These popular supplements are recommended by Consumer Reports because they have been shown to likely be safe for most people. However, as with any supplement, always check with your doctor first. Any substance (supplement or otherwise) can affect any other substance or medication that you take.
Calcium: Likely effective in combination with vitamin D in preventing and treating bone loss and osteoporosis. Taken daily, appears to reduce some PMS symptoms. Often made from calcium carbonate which is the cheapest to produce, however, calcium citrate is considered more digestible. If taken to excess, more than 1,000 mg a day, the risk of disease increases. You don’t want too much or too little.
Cranberry: Probably effective for preventing recurrent urinary-tract infections. However, large amounts can cause stomach upset or diarrhea.
Fish oil: Likely effective for reducing triglyceride levels if it contains EPA/DHA, omega 3 fatty acids. Also likely effective for decreasing the risk of hardening of the arteries.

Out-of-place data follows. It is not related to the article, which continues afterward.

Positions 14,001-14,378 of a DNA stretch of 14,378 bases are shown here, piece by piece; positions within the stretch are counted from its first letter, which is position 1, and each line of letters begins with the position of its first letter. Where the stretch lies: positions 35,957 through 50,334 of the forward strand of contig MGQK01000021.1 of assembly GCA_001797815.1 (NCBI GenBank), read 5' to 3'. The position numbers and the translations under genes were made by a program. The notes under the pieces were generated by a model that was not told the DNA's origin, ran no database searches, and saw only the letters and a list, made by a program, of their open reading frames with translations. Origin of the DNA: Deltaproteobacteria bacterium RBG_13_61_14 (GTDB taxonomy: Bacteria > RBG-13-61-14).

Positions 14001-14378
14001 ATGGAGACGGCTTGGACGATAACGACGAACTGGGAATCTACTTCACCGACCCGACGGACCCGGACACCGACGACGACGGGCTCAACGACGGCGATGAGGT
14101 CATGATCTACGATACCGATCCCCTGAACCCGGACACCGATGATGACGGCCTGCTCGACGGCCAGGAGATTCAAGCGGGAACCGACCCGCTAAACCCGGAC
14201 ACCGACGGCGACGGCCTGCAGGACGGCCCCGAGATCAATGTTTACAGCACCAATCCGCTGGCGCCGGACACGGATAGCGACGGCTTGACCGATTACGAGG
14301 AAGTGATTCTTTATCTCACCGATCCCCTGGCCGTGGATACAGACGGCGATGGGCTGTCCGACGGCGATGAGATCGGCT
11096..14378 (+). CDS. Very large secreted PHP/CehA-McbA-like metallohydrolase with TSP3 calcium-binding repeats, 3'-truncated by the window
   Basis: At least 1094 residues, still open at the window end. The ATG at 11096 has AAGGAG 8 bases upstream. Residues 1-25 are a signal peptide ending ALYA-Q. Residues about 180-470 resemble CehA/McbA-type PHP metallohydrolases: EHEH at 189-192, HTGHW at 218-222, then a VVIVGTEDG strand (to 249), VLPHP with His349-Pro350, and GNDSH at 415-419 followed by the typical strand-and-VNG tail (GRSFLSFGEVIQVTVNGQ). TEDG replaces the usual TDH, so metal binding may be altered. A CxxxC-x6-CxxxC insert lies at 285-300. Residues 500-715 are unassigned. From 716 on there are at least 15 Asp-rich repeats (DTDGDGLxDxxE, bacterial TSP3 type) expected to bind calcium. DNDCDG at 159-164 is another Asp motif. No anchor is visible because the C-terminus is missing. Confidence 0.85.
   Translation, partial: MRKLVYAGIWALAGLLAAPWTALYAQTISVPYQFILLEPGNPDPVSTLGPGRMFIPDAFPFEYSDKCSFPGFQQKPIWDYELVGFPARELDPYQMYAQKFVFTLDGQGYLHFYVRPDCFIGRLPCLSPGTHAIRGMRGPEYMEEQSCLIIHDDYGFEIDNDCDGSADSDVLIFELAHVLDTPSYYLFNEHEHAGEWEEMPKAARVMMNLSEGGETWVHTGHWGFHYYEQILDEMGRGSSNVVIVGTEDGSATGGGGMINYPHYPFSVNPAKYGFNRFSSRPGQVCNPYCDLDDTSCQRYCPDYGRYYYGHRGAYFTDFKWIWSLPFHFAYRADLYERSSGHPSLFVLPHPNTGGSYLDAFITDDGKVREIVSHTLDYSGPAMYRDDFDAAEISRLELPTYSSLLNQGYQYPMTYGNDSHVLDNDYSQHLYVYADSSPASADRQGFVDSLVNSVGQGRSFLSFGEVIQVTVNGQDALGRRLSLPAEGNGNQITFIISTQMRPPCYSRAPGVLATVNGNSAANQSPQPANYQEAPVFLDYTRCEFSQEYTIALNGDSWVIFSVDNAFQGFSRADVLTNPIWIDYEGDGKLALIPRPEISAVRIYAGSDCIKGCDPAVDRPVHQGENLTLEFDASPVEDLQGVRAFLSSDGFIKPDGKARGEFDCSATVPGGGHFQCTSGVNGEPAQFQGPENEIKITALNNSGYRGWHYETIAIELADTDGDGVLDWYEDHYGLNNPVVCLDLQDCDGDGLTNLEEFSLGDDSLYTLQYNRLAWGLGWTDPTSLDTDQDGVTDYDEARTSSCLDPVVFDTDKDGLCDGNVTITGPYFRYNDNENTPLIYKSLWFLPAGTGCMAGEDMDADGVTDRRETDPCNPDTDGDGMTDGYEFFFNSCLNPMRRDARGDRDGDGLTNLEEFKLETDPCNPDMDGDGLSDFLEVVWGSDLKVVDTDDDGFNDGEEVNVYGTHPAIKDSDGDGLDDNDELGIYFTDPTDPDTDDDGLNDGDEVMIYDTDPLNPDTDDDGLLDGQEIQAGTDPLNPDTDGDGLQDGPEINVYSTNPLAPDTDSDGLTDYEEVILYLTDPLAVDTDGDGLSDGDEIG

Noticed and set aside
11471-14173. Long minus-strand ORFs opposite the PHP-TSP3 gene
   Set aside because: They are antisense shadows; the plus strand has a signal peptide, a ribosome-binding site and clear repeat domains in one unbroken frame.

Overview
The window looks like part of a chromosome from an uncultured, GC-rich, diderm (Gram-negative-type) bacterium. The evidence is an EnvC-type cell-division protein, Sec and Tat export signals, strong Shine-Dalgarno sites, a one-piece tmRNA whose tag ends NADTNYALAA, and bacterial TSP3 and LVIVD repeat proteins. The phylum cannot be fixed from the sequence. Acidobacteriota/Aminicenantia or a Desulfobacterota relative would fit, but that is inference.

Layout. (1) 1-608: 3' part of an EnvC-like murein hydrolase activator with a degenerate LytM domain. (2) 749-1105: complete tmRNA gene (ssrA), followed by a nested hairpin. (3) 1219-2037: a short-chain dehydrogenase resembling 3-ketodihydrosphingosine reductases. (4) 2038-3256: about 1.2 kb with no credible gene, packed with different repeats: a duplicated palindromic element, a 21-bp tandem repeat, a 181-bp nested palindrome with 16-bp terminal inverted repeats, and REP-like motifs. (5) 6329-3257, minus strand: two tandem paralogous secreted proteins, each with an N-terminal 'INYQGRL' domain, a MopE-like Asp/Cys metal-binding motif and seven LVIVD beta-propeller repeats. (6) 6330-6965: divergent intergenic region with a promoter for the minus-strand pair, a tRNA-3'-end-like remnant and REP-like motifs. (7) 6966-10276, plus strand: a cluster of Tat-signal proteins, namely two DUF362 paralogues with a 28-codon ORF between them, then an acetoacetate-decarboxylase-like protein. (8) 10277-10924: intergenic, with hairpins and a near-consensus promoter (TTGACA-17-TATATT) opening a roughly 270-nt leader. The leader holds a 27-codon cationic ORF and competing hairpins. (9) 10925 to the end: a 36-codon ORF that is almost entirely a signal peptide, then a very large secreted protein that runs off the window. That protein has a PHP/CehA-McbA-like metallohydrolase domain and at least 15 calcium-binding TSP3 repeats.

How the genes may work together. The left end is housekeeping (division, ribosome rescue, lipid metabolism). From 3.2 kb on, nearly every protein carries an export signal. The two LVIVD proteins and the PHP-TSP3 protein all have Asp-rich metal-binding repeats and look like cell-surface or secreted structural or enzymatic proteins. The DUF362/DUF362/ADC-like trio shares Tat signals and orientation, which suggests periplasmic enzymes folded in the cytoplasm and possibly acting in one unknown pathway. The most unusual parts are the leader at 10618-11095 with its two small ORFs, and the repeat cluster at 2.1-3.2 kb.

Glucosamine sulfate: Likely effective treatment for reducing symptoms of osteoarthritis of the knees.
Lactase: Likely effective for reducing gastrointestinal symptoms in lactose-intolerant people when used before consuming lactose or when added to milk.
Lactobacillus: A probiotic containing acidophilus, acidophilus lactobacillus. Possibly effective for preventing diarrhea while taking antibiotics. Can create more gas for you. People with poor immune function should definitely check with their doctor first. Might cause infection in people taking immunosuppressant drugs.
Psyllium: Powdered psyllium seeds are effective as a bulk laxative for reducing constipation or softening stools. However, can cause gas, stomach pain, and diarrhea. Some people can have a serious allergic response that requires immediate medical attention.
Pygeum: Likely effective for reducing symptoms of an enlarged prostate. Can cause abdominal pain.
SAMe: Likely effective in reducing symptoms of major depression, reducing pain, and improving functioning in people with osteoarthritis. Some people may have GI symptoms headache, and/or feel dizzy or nervous.
St. John’s Wort: Likely effective for improving symptoms of some forms of depression. Risks are insomnia, causing skin to become extra-sensitive to the sun, skin-rash and tingling.
Vitamin D: Likely effective when taken with calcium to help prevent osteoporosis. Vitamin D3 is said to be more effective than vitamin D2. Can effect certain medications. Large amounts might cause weakness, headaches, etc. though side effects are rare.
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